Wells Fargo Reports Revenue Drop, Extended Ban on Asset Growth
(Bloomberg) -- For Wells Fargo & Co. investors who were hoping for a turnaround quarter, better luck next time.
Revenue at the San Francisco-based bank fell 5 percent, the third drop in the past year, dragging the bank to an annual decline as peers boasted growth. Chief Executive Officer Tim Sloan also said the bank now plans to operate under a Federal Reserve asset cap through the end of 2019, rather than just the first half of the year, as previously forecast.
Lower revenue and an extended ban on asset growth beyond end-of-2017 levels show that the bank has yet to bounce back from its problems. Sloan is trying to turn Wells Fargo around following a series of consumer scandals that erupted in 2016 with the revelation that employees may have opened millions of accounts for customers who didn’t want them.
“The extension of the Fed’s asset cap was disappointing, and we think it was a reminder that Wells still has a lot of work left to remediate improper business practices,” Kyle Sanders, an analyst at Edward Jones, said in an emailed statement. Sanders has a buy rating on the stock, and reiterated that “over the long term, we are confident that Wells will emerge from the current regulatory challenges.”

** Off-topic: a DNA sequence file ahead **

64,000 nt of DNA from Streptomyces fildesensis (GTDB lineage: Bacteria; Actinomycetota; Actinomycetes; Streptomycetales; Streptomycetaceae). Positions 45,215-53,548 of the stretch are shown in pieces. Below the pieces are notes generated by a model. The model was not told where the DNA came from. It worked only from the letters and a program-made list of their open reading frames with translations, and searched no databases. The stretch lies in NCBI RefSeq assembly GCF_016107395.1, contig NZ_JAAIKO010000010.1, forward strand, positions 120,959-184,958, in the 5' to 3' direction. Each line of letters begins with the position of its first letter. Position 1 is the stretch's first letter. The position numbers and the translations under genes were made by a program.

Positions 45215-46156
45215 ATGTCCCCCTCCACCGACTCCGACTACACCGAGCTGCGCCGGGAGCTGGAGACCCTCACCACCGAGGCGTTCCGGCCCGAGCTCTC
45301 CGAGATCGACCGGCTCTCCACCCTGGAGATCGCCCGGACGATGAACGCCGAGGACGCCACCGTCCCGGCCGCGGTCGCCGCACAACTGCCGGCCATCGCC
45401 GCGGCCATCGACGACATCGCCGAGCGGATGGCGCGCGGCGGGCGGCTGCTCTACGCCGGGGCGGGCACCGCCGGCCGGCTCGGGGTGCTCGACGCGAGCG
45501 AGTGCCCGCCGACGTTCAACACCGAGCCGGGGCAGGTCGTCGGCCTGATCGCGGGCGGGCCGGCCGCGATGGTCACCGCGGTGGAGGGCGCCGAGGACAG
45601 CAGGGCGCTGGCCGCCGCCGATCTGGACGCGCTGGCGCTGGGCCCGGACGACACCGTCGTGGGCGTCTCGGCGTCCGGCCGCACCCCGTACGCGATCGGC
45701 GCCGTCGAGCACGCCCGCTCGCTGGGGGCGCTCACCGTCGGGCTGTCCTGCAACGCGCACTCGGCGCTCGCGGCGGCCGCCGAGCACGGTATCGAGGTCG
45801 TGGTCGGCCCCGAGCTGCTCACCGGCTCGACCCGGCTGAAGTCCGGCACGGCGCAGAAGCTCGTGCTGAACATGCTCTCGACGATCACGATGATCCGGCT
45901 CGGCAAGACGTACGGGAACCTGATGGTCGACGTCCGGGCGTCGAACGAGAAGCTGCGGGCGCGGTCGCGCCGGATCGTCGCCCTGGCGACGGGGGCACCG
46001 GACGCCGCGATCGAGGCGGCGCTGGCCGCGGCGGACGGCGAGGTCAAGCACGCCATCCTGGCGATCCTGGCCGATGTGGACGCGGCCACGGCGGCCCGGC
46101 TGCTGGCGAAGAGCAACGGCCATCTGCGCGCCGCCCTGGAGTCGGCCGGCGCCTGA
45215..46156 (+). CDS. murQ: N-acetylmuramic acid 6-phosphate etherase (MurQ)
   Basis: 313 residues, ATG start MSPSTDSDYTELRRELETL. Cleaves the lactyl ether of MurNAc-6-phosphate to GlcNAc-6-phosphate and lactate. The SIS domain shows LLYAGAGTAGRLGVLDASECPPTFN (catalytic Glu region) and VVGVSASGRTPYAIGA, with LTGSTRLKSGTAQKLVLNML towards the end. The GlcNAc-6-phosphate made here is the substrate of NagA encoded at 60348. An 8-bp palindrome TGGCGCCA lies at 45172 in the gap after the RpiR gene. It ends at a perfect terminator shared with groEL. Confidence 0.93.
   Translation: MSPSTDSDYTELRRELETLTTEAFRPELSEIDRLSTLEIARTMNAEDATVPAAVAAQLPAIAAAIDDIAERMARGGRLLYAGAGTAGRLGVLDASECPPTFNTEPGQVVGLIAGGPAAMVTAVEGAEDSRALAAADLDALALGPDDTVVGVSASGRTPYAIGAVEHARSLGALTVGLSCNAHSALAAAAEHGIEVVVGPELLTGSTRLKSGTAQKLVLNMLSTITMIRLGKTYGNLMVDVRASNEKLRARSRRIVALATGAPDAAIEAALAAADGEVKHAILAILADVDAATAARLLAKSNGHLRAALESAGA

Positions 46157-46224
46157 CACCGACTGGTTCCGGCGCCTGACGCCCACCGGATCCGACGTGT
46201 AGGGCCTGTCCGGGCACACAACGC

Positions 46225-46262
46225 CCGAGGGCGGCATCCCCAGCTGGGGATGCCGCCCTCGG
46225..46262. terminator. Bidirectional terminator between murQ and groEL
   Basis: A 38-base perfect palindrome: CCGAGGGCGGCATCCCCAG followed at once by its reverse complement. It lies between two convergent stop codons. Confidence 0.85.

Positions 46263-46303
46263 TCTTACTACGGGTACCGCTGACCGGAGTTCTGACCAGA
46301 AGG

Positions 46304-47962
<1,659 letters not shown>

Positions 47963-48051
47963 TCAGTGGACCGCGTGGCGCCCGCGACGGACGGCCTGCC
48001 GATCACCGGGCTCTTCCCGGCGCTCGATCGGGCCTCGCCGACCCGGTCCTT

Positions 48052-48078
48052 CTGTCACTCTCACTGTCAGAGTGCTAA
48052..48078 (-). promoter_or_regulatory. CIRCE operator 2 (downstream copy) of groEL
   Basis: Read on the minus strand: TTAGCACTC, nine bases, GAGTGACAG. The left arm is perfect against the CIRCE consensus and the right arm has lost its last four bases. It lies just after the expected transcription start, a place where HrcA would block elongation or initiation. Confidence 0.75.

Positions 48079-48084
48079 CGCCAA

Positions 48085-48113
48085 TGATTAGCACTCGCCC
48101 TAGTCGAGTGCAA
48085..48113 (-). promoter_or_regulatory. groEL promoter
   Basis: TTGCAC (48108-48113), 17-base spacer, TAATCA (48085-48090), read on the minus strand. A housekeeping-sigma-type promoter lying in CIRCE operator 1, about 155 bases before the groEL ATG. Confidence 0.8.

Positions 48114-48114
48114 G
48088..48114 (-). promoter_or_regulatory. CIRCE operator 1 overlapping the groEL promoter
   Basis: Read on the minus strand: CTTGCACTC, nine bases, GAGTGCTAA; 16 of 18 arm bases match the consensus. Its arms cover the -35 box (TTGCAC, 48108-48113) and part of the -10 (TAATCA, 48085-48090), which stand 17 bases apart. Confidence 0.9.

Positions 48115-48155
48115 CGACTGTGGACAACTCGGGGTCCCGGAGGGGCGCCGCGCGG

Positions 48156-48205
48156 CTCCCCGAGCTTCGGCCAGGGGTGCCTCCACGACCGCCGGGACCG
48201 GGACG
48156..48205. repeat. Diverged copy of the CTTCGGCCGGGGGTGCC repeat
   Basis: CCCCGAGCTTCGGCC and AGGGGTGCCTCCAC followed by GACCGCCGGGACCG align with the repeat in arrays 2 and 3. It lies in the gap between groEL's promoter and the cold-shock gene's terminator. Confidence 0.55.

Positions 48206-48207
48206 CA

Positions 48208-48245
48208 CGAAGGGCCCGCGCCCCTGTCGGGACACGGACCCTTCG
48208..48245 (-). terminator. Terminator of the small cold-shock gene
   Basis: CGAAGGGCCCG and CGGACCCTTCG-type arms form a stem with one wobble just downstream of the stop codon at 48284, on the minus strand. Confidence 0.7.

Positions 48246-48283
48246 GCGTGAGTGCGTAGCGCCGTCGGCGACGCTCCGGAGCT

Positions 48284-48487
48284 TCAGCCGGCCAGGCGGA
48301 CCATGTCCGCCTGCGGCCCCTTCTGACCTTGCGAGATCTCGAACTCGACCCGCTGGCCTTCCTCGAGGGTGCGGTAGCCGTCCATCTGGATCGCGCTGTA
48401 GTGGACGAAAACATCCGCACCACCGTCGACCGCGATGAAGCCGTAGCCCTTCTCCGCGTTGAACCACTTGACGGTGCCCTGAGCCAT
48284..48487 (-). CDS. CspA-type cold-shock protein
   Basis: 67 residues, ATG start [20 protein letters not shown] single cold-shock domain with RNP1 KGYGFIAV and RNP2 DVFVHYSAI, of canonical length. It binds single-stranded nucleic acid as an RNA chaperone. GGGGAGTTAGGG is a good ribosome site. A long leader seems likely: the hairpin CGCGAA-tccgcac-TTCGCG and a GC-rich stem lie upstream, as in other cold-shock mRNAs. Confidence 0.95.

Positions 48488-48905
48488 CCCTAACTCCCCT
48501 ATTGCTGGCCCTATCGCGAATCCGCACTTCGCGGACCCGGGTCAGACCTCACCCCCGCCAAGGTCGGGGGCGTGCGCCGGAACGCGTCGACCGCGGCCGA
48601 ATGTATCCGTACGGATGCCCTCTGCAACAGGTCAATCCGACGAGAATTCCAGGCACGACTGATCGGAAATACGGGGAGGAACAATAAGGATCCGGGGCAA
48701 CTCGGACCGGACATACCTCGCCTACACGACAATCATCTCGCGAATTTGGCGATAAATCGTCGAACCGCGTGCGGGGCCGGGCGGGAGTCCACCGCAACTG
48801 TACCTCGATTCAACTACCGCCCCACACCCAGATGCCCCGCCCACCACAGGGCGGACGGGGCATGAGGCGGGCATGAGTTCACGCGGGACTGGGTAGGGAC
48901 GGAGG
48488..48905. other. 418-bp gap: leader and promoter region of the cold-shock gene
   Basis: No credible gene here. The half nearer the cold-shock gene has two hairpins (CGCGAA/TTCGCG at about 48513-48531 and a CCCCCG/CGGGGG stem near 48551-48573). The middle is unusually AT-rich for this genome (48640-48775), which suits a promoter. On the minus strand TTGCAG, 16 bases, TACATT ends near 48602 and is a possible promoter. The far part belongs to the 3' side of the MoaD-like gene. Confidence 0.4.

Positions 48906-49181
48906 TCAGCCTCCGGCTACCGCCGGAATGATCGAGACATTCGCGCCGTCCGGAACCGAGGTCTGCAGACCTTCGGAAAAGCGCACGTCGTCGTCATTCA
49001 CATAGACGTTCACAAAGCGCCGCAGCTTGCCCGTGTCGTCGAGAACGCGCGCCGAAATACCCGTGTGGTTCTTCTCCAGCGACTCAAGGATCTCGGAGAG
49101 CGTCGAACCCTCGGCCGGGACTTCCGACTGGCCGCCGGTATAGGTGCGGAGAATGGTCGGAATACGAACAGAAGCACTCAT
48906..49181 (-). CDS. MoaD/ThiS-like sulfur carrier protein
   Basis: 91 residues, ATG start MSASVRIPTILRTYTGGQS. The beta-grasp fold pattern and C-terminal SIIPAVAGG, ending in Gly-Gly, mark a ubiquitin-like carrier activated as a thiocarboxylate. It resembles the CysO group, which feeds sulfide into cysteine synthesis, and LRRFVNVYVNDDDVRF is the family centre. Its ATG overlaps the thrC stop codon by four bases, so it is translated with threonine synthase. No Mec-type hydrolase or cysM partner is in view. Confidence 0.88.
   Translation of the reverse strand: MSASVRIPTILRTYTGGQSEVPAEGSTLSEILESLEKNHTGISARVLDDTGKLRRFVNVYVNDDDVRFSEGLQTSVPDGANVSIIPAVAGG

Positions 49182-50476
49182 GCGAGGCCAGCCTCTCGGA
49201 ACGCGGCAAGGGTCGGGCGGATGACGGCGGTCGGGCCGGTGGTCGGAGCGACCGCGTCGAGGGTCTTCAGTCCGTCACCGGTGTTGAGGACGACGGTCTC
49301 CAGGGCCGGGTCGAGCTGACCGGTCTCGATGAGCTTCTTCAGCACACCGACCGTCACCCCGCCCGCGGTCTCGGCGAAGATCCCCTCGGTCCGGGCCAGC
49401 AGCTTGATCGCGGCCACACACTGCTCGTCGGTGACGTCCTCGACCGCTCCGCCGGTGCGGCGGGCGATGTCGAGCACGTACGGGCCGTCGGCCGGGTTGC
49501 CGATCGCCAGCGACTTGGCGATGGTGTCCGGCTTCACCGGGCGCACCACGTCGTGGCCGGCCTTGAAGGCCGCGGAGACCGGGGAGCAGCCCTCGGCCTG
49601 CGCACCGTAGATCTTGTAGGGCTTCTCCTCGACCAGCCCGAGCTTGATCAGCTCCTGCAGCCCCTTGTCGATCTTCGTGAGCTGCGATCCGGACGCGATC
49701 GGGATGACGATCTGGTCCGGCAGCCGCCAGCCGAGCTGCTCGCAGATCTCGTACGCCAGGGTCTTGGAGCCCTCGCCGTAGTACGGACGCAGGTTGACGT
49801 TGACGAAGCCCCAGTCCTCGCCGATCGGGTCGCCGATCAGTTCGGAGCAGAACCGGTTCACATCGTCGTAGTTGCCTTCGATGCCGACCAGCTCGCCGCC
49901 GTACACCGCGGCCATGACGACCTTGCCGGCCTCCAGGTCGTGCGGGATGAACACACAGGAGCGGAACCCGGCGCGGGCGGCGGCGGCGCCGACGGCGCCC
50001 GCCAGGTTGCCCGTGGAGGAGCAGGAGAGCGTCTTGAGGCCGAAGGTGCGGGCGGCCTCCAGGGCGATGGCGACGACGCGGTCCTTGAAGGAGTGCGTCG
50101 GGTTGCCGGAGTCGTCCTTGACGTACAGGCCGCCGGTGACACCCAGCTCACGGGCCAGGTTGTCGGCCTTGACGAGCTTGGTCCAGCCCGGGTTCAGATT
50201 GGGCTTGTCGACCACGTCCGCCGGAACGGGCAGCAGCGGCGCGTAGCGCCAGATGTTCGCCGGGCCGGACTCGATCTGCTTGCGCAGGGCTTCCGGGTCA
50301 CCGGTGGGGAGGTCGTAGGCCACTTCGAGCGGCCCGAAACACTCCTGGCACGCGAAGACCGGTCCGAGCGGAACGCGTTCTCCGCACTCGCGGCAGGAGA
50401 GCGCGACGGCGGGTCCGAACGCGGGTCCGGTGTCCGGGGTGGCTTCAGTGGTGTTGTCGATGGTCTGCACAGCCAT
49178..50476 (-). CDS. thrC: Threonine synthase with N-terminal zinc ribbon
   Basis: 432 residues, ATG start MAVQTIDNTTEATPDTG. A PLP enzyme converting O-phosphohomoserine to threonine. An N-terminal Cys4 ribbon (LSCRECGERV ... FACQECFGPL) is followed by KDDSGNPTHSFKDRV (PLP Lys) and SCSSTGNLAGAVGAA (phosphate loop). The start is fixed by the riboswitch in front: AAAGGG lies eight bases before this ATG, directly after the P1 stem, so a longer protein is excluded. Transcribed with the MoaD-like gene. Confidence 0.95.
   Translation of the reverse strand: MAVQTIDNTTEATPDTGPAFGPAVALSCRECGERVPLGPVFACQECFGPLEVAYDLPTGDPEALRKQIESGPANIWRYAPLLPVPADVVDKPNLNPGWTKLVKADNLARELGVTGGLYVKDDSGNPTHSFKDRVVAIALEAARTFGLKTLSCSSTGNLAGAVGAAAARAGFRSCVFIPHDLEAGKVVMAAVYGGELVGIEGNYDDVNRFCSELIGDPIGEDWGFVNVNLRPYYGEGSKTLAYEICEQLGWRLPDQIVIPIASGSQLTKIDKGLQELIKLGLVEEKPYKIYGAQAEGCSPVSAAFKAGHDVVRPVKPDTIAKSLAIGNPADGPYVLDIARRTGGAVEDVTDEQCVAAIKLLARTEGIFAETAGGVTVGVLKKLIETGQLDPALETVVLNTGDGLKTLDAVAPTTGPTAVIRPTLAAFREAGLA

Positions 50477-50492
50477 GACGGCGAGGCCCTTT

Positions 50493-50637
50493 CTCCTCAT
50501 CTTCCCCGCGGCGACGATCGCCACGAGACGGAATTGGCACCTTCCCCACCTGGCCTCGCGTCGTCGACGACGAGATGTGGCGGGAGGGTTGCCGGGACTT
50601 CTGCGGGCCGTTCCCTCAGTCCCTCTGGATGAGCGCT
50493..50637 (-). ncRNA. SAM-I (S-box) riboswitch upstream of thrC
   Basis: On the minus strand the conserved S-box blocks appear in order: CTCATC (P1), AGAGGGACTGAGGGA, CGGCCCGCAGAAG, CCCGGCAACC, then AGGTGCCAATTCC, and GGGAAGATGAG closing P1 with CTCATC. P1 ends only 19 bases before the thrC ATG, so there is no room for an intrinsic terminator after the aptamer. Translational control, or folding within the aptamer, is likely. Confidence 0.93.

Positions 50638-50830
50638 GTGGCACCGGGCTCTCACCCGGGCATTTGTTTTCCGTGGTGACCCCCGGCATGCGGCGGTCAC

Wells Fargo shares were down 1.4 percent at 12:57 p.m. in New York, the worst performance in the 68-company S&P 500 Financials Index and pushing the bank’s decline for the past year to 24 percent.
Total average loans sank 1 percent in the fourth quarter, driven by a decline in consumer lending, while average deposits fell 3 percent. Meanwhile, Citigroup Inc. and JPMorgan Chase & Co. showed growth in both metrics. The drop in Wells Fargo’s deposits included $1.8 billion associated with the sale of 52 branches in the U.S. Midwest that closed in the fourth quarter.
Provisions for bad loans fell 20 percent, the ninth consecutive quarterly decline and a sign of strength in the economy even amid rising rates and turbulent markets.
Fees from mortgage banking, which drove Wells Fargo to record profits a few years ago, fell by half from a year earlier, reflecting heightened competition and a shift from refinancing to loan origination as rates rise. Mortgage woes are common across the industry: Fees from mortgage banking at JPMorgan also fell by nearly 50 percent in the fourth quarter.
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